Every child deserves to grow with a beautiful, healthy smile. That’s why dental care and hygiene for kids at a tender age really matters. With tooth decay now considered the most common childhood disease, new parents have to be concerned about the dental health of their toddlers. Up to 20% of children cavities go untreated, resulting in tooth development and oral health issues later in life. Even at a very young age, toddlers can be exposed to bacteria that eats away at primary teeth, resulting in cavities that could cause dental problems.
Despite these statistics, tooth decay is preventable. For any concerned parent, understanding the steps to take to avoid toddler tooth decay is critical. The key to a healthy dental routine for your toddler is starting as early as possible. Here are a few pediatric dentist recommendations to prevent tooth decay at an early age:
Take Good Care of Your Own Oral Health
It’s normal to see mothers sharing spoons with their kids while feeding, kissing their babies when playing around, and even cleaning a pacifier with their mouth. However innocent these acts of love may be, mothers should know that dental hygiene and care starts with them. It’s important to be aware that cavity or tooth decaying bacteria can be spread from your mouth to your child’s. Even before your baby is born, it’s important to take dental health seriously.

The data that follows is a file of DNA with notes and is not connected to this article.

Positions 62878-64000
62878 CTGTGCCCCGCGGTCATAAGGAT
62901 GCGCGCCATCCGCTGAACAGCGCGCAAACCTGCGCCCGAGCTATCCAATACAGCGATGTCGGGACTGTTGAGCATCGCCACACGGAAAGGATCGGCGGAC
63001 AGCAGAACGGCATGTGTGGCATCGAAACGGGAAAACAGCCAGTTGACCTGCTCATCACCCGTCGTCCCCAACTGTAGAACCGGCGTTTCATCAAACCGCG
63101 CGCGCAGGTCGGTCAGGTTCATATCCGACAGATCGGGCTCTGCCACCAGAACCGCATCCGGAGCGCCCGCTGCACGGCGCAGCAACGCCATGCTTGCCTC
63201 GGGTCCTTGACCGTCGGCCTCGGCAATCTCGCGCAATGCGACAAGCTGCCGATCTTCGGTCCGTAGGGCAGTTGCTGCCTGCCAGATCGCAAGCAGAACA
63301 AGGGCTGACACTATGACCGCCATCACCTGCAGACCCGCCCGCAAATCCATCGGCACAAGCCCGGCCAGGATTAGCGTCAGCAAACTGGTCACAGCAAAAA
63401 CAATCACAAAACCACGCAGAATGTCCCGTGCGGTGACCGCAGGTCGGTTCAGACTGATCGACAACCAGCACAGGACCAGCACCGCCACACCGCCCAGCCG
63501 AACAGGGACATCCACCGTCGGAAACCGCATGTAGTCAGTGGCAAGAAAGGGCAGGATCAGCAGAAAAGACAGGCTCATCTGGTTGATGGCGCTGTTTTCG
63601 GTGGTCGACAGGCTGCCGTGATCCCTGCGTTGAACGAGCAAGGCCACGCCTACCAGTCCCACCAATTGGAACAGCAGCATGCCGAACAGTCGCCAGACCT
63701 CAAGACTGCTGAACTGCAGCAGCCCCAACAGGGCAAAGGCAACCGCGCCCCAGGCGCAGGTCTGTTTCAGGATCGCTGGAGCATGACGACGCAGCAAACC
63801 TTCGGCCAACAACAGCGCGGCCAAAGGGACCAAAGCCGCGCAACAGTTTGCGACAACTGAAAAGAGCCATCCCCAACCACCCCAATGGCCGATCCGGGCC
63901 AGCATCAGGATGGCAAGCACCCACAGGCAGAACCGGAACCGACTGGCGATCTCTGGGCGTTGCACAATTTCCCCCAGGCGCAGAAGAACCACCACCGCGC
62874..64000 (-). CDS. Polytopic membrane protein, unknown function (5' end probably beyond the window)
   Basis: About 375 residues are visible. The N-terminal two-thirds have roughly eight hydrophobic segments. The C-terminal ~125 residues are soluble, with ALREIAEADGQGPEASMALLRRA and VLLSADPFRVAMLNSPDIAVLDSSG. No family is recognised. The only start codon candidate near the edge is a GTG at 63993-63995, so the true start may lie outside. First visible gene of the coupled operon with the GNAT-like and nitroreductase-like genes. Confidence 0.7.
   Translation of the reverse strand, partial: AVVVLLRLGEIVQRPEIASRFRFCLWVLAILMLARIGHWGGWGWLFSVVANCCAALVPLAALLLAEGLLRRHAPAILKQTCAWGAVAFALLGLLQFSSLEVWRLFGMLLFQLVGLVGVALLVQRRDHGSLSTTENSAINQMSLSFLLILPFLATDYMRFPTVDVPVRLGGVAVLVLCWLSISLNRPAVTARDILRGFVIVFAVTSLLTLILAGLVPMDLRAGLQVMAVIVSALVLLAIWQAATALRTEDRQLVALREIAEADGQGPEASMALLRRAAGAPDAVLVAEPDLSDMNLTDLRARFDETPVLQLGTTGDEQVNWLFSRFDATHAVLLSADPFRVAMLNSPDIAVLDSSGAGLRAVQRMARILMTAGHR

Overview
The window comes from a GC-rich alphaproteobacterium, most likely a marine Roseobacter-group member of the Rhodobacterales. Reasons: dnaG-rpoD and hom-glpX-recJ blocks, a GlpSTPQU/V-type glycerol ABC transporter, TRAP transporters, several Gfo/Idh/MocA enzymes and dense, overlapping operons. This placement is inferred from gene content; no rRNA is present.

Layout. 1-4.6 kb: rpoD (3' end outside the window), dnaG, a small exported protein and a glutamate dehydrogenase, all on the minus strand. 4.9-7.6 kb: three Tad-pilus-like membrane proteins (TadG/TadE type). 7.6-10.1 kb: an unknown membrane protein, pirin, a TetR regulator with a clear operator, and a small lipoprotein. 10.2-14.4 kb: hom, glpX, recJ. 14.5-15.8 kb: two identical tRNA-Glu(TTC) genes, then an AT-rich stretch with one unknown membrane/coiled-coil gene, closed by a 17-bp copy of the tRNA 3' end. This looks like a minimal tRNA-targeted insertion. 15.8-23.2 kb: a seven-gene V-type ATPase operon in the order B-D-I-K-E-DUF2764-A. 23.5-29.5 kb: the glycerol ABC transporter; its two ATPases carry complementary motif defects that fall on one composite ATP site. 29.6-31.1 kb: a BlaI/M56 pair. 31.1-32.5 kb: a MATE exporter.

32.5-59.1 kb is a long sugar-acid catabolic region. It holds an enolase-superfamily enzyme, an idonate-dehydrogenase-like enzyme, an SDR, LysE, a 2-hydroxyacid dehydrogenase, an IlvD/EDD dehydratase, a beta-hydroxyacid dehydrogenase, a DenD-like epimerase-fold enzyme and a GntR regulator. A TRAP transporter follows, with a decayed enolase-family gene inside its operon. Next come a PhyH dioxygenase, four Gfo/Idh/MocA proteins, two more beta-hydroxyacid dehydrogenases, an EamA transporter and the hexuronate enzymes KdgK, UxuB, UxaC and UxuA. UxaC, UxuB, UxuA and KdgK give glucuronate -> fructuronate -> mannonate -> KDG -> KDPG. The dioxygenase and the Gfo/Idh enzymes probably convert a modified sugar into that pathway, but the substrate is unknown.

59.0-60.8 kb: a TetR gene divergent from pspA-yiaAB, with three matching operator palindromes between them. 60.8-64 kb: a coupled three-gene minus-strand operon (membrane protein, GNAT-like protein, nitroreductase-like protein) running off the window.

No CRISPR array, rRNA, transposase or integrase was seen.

That’s why pediatric dentists recommend that parents should take care of their own teeth first, to minimize the potential transmission of harmful bacteria. You don’t want your child to lose their teeth prematurely due to decay, or you having to spend money on costly toddler tooth decay treatment, knowing very well that you can prevent cavities in the first place.
Year-One Dental Visit is Critical
The American Academy of Pediatrics (AAP) recommends taking your toddler to the dentist at one year. While infant oral care often starts even before you see the first baby tooth, bringing in your baby for dental checkup at 12 months is perhaps the number one way to prevent toddler tooth decay. This decision starts by choosing the right “dental home”. This is where you’re going to establish an ongoing relationship with the dentist and your family.